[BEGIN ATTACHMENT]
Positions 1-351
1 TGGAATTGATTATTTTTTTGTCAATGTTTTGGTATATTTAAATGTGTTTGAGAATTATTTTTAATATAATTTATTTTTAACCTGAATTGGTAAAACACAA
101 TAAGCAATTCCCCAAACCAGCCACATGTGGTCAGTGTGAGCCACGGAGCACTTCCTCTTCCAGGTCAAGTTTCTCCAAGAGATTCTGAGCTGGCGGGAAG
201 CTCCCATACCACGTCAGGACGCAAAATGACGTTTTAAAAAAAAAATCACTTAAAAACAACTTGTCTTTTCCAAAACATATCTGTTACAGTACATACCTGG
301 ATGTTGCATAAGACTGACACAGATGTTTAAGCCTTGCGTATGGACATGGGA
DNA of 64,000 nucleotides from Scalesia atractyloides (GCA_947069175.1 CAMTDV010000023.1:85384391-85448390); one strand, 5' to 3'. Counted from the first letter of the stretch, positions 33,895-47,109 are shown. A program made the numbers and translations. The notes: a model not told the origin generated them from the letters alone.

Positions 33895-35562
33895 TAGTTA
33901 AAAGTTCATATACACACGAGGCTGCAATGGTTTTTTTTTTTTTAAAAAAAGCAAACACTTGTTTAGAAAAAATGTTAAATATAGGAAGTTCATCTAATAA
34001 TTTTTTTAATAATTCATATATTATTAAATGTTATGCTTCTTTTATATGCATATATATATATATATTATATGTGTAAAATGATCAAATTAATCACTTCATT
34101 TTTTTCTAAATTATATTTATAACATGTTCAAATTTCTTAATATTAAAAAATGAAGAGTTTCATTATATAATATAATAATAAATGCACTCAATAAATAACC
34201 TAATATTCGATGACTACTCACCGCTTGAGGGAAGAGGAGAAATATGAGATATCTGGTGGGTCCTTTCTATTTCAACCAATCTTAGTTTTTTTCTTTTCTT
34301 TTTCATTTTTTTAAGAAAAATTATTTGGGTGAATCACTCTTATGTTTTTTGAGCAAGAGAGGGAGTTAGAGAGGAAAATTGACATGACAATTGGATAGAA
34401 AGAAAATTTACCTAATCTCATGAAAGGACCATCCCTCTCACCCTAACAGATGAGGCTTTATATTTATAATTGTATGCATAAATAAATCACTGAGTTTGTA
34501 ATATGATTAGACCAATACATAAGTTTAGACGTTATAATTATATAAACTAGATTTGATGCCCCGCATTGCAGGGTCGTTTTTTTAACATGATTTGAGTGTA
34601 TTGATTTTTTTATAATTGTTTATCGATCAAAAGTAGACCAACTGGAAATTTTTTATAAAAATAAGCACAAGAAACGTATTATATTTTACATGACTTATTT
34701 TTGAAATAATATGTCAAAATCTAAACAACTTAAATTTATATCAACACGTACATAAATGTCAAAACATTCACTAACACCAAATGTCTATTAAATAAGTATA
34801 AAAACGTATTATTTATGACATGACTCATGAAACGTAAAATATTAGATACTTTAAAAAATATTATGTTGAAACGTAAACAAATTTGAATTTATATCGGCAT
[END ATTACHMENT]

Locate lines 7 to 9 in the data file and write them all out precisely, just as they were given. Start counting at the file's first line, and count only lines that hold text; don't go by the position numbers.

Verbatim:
Positions 33895-35562
33895 TAGTTA
33901 AAAGTTCATATACACACGAGGCTGCAATGGTTTTTTTTTTTTTAAAAAAAGCAAACACTTGTTTAGAAAAAATGTTAAATATAGGAAGTTCATCTAATAA